Should’ve skipped dessert

Should’ve skipped dessert

The maitre d’ walked Pamela and Pete to a table for two at the back of the restaurant, feeling the ominous weight of knowing that the night would not end well. It was Saturday and the busiest shift of the week. He didn’t have time to deal with challenging customers and, as he smiled and pulled out Pamela’s chair, wondered if they might leave and never come back if he ‘accidentally’ pulled the chair away from her descending backside rather than catch her in it. He wondered, but didn’t act. And he hated himself for it.

The waitress serving the back table scowled at the maitre d’ then stormed into the kitchen, slamming the two way doors against the counter where the prep cook was chopping onions.

“Hey! Relax. It’s just a door. What did it ever do to you?” he joked.

“They’re back,” Kvetoslava said though clenched teeth.

The prep cook poked his head around the corner. His shoulders and his smile dropped when he saw Pete.

“You should have called in sick,” he said.

Kvetoslava stared at the closed doors and yelled, “Oyobuk! I can’t serve him. I won’t.”

Couch surfing

Couch surfing

Julia arrived home from a visit with her mother thirty minutes later than she’d planned. Bobby was standing in the driveway waiting for her. She could tell he was upset by his posture—he tilted his head to his left and forced his weight onto his right leg whenever he was angry. She pretended not to notice.

“Hi, Honey! How was your day?” Julia asked, smiling and leaning forward to kiss him as he helped her out of the car.

“Fine. Until you decided to leave me wondering if you were dead or alive for the last hour,” he said, pulling his head away from her greeting.

“Sorry. You know Mom. She got on about Aunt Lilly and there was no stopping her. I tried to call to let you know I’d be late.”

As Julia stepped away from her car, Bobby stepped toward it and sat down in the driver’s seat.

“Keys,” he ordered.

An outlawed in-law

An outlawed in-law

Alice woke to the familiar sound of cupboards being slammed in the kitchen. Her stomach tensed and she moaned. Denzel rolled and wrapped her in his arms.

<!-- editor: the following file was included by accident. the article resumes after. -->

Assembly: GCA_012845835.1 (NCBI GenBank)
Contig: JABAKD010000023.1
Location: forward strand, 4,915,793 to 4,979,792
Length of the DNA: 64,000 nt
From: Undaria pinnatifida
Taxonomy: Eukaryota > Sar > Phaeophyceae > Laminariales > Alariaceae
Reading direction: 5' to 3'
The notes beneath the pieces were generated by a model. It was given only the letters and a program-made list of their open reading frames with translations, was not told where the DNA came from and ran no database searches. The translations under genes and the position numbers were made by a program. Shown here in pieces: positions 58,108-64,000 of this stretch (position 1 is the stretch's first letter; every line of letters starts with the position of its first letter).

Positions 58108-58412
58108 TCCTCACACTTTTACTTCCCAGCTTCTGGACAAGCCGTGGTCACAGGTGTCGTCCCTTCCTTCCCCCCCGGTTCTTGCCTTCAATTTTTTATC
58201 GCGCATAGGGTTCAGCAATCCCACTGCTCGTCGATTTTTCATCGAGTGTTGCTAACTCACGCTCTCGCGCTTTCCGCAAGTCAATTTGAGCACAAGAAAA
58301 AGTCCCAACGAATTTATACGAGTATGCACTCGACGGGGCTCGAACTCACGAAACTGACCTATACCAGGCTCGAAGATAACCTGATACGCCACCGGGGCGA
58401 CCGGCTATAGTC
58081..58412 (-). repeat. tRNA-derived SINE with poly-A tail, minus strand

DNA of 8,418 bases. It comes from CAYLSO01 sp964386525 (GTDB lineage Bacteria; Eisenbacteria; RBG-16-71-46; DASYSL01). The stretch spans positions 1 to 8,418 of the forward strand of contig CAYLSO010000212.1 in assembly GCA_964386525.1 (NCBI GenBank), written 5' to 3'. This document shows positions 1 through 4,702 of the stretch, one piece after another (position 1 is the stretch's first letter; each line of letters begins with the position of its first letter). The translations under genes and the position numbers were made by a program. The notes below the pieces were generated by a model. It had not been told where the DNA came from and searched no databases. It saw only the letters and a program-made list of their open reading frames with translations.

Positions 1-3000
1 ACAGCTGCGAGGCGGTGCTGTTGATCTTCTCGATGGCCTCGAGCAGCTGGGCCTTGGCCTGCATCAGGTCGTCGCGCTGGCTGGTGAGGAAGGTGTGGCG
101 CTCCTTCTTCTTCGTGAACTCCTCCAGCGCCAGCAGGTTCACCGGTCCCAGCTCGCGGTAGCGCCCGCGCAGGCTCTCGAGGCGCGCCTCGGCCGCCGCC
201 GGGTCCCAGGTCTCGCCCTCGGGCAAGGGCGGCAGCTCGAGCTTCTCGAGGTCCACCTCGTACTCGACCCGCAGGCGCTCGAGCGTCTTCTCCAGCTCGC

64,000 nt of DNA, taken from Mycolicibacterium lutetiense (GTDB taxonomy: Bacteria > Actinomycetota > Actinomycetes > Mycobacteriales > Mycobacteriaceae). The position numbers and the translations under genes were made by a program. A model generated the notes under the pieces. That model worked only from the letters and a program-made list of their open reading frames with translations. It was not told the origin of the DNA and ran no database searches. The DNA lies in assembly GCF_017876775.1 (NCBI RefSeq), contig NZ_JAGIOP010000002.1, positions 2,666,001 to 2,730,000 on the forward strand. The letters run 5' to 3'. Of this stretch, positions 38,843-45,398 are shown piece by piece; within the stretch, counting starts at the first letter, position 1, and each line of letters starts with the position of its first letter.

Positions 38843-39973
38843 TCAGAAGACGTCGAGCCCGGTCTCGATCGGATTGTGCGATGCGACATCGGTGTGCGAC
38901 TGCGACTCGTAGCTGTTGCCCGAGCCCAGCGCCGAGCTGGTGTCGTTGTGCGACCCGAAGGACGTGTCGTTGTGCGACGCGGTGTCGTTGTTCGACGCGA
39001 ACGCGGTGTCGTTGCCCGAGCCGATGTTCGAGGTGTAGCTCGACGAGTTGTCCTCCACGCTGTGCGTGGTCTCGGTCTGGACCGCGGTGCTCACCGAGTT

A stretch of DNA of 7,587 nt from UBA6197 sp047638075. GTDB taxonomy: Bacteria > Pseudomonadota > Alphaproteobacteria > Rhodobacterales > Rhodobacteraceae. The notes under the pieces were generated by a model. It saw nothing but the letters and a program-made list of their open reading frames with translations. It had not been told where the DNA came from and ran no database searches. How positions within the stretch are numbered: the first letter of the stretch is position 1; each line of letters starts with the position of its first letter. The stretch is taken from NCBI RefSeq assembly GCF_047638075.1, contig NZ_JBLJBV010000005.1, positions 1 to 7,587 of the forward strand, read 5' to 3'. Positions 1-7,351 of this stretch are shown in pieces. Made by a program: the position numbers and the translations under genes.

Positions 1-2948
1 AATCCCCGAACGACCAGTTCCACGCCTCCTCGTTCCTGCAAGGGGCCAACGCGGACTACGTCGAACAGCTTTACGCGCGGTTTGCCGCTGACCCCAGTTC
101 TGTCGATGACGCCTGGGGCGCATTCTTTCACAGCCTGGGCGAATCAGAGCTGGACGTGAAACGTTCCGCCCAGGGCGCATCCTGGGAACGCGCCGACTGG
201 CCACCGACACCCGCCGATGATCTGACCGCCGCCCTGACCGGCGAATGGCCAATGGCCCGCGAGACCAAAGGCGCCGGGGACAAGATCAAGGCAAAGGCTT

“I’ll talk to her again today, all right, Lovey?” he said.

Alice nodded and let the silent tear roll down her cheek to the corner of her mouth.

“Have you talked to Isaac?” she asked.

Her husband was silent which Alice accurately interpreted as “Yes, but he won’t hear a thing I’m saying.”

“We can’t live like this anymore. I can’t live this way.”

“We’ll fix it by the end of the month. Can you hang on until then?”

Alice sighed and pulled Denzel’s arms more tightly around her, “I’ll be counting the days, the hours.”

“Brave face, Lovey. We don’t want to lose Isaac, too.”

Alice and Denzel’s thirty-year marriage was being tested by the return home of their youngest child. In truth, they were thrilled to have him back after his two year adventure living abroad. What they weren’t thrilled about was what he’d brought home from Spain: a wife named Concepción, a woman three years older than him, and already once divorced.

Titus takes a trip

Titus takes a trip

Sophia wrote out the ingredient list to prepare her husband’s favourite dinner: his grandmother’s lasagna recipe, homemade bread and caesar salad made with anchovies. Between the shopping and prep time, Sophia thought she’d need three hours before the lasagna was in the oven plus ninety minutes of baking time. And since Titus insisted on having dinner on the table at six sharp every night, Sophia asked her boss if she could leave early that day.

“Have an appointment?” he asked.

“Sort of. I’d like to make Titus his favourite dinner for Valentine’s Day. His nose is still out-of-joint that I didn’t do anything special for our anniversary, so…”

Sophia’s boss shook his head, “And what did Mr. Wonderful do for your anniversary Soph? Did he cook your favourite meal? Buy you flowers? Pick up the laundry?”

Sophia laughed, “No. He didn’t really do anything either. Well, except go ballistic that I’d forgotten,” she said, still smiling.

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